Monday, November 2, 2020

THE FIGHTING BUNCH, a little-remembered story of when elections mattered so much people rebelled to *retain* their vote

THE FIGHTING BUNCH: The Battle of Athens and How World War II Veterans Won the Only Successful Armed Rebellion Since the Revolution

St. Martin's Press
$14.99 Kindle edition, available 3 November 2020...pre-order now!

Rating: 4.5* of five

The Publisher Says: The incredible, untold story of the WWII veterans who destroyed a corrupt political machine―the only successful armed rebellion on US soil since the War of Independence.

They fought for freedom abroad and returned to find that they had lost it at home. A corrupt political machine was in charge, kept in power by violence and stolen elections - the worst allegations of vote fraud ever brought to the attention of the Department of Justice, according to the Attorney General.

The GIs formed a nonpartisan, all-veteran ticket. On Election Day, the GIs and their supporters found themselves assaulted, intimidated, arrested, and even shot. A small band of veterans - the Fighting Bunch - armed themselves and marched on the jail to demand an honest count. The sheriff and his men refused. These men who thought they had seen the last of war returned to the battlefield, one last time.

This episode in U.S. history has never been more relevant, but has never been fully told. At the time of the rebellion, national news outlets jammed the phone lines into town, asking questions before the shooting had stopped. Journalists beat a path to Athens from across the country. Hollywood came calling, but the people of McMinn County had moved on.

After years of research, including exclusive interviews with the remaining witnesses, archival radio broadcast and interview tapes, scrapbooks, letters, and diaries, author Chris DeRose has reconstructed one of the seminal―yet untold―events in American election history.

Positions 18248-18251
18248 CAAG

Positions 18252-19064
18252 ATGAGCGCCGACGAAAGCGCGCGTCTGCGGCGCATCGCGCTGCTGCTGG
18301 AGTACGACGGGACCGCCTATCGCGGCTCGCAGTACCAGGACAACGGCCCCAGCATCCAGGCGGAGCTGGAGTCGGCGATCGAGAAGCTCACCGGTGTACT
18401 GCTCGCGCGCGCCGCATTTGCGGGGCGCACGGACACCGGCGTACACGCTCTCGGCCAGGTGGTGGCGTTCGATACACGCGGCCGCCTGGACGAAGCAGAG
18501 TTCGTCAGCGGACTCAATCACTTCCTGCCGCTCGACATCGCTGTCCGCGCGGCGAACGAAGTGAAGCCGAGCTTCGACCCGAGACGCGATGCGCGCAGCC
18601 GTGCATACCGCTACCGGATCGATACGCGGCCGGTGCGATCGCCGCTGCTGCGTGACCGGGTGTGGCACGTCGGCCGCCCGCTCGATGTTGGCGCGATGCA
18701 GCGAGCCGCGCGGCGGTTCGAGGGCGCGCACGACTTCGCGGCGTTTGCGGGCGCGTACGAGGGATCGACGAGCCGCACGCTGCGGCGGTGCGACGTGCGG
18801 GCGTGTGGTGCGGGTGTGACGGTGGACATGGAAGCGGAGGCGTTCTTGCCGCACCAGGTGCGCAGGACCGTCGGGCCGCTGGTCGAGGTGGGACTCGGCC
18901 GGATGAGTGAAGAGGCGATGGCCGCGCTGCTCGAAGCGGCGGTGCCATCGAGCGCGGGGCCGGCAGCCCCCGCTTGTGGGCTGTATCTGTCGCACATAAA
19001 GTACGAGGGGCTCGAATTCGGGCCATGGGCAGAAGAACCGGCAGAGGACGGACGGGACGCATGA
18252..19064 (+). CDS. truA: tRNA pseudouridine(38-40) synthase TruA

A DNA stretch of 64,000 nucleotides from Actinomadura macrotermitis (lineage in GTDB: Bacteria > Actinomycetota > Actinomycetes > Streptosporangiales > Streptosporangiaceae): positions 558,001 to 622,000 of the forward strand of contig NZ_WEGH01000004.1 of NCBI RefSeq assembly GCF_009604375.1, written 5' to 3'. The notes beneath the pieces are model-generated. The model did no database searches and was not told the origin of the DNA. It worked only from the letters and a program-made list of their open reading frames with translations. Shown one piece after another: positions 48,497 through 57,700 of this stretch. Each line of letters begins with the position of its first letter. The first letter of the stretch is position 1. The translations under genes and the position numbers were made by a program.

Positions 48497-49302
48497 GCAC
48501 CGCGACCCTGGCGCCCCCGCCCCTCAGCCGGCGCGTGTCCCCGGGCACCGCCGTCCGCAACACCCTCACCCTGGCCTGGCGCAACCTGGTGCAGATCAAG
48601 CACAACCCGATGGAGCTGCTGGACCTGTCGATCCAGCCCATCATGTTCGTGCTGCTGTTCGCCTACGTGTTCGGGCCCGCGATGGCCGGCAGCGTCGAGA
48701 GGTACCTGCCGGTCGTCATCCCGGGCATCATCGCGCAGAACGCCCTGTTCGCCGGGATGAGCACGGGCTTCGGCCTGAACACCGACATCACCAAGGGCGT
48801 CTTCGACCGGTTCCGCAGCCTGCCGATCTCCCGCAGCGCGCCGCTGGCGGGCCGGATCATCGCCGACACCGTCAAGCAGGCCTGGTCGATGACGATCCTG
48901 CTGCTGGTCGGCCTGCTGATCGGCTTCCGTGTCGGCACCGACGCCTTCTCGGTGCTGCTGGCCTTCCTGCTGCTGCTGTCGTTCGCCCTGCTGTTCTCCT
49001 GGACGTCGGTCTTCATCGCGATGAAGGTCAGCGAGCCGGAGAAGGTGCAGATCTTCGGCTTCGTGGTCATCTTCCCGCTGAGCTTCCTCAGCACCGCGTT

My Review
: This book made me so sad.

There were once people who stood up to machine politics. People whose sense of honor forbade them to participate in the establishment of a single-party state.

Their grandchildren are now actively seeking to make that sense of honor, that duty to accept others' rights of access to the ballot box as a means of free speech, obsolete in the USA.

If you want to know what the Greatest Generation, in their youth and idealism, went to war for, it was NOT the enshrinement of a single point of view as the only acceptable one to express and uphold.

The three-hundred-plus pages of Author Chris DeRose's astonishingly well-researched (honestly, it feels as though this book was played out in front of him) story of one unique moment in our country's ongoing history of voter suppression did not fly by. Not because Author DeRose did not write the story well. They slogged past my tear-blurred eyes because these passionate rejecters of Conformity and Submission did not go on to spark a movement against the real perpetrators of the atrocity: The Powerful, the elite that could not care less what "party" label you mark your vote next to. After all, Boss Tweed said it best:
If your nineteenth-century history is faded to sepia tones, this will remind you of who he was and why Tammany Hall has so many lessons for the erstwhile democracy of the USA.

That rebellion lies in our future.

I hope and pray that it will come before I go for good.

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